I'm trying to dig into the early IBM PC's arhictecture, and got stuck with one thing that is not really clear to me. Every PC XT schematic I saw, including the original one from "IBM 5160 Technical Reference" use AMW and AIOW (sometimes also referred as AMWC and AIOWC) active low signals of the 8288 bus controller as their memory/IO write strobes. For example, this schematic:
As you can see, normal write (MWT and IOW) signals are left unconnected here. And, as far as I understand, target memory/IO device uses AMW/AIOW signal, or, to be more precise its leading edge (high-to-low) transition as a command to read the data from the data bus. However 8088/8086 datasheets say this:
The 82C88 provides two types of write strobes, normal and advanced, to be applied as required. The normal write strobes have data valid at the leading edge of write. The advanced write strobes have the same timing as read strobes, and hence, data is not valid at the leading edge of write.
This sounds confusing, because this means that any device that uses advanced write strobes of the 8288 bus controller is going to read garbase, because CPU has not yet provided any meaningful data to the bus. So, I am wondering how it still works that way in the IBM PC XT, and where I am wrong in my conclusions?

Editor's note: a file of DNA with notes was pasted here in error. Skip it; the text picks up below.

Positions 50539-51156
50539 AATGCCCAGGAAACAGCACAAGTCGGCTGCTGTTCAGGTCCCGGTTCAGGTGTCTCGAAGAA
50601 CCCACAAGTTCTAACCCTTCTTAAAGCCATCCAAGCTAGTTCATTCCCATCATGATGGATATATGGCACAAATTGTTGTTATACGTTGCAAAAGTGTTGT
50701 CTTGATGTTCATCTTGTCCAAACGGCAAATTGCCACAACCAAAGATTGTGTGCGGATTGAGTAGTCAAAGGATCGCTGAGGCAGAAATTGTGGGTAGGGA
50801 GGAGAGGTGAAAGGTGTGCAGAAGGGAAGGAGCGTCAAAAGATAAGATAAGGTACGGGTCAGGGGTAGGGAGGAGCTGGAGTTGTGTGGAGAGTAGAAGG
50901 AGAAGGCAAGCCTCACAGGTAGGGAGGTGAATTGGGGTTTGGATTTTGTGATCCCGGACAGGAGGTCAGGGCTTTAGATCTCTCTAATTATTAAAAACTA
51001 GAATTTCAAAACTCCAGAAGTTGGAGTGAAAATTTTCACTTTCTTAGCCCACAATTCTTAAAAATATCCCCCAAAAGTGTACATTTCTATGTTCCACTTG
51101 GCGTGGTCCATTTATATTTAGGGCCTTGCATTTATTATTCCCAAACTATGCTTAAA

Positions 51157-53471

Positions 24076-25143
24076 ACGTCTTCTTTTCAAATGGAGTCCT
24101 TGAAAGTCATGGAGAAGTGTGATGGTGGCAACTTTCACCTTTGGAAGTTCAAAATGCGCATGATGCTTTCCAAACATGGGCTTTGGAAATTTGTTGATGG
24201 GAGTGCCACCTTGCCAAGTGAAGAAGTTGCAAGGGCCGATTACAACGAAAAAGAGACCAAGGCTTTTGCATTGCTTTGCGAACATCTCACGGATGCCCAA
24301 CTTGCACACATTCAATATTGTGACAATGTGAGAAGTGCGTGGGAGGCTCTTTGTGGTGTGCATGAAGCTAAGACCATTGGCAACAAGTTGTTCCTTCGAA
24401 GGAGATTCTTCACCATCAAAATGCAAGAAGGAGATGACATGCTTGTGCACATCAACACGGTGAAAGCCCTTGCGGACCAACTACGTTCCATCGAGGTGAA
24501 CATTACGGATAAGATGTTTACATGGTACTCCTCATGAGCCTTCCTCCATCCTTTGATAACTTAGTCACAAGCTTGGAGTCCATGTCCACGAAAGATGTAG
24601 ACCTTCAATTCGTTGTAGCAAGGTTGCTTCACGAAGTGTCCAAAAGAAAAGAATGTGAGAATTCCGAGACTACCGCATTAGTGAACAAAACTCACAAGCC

What is the purpose of these advanced write signals, and why PC XT designers used them instead of normal write strobes, which would have data perfectly valid at their leading edge?
UPDATE: At first I accepted @Kuba hasn't forgotten Monica's answer, but then went to check the schematics again, and it seems that target devices actually use leading (high-to-low) transition to read the data from the bus. Like 8253A PIT does here:
IOW is connected to the WR input of 8253A, its WR input is active low, and 8253A datasheet says:
So, my above questions still remain relevant. Isn't 8253A going to read anything but the real data in this case? Because at this point, when advanced write strobe goes low, CPU is not actually outputting data on the bus.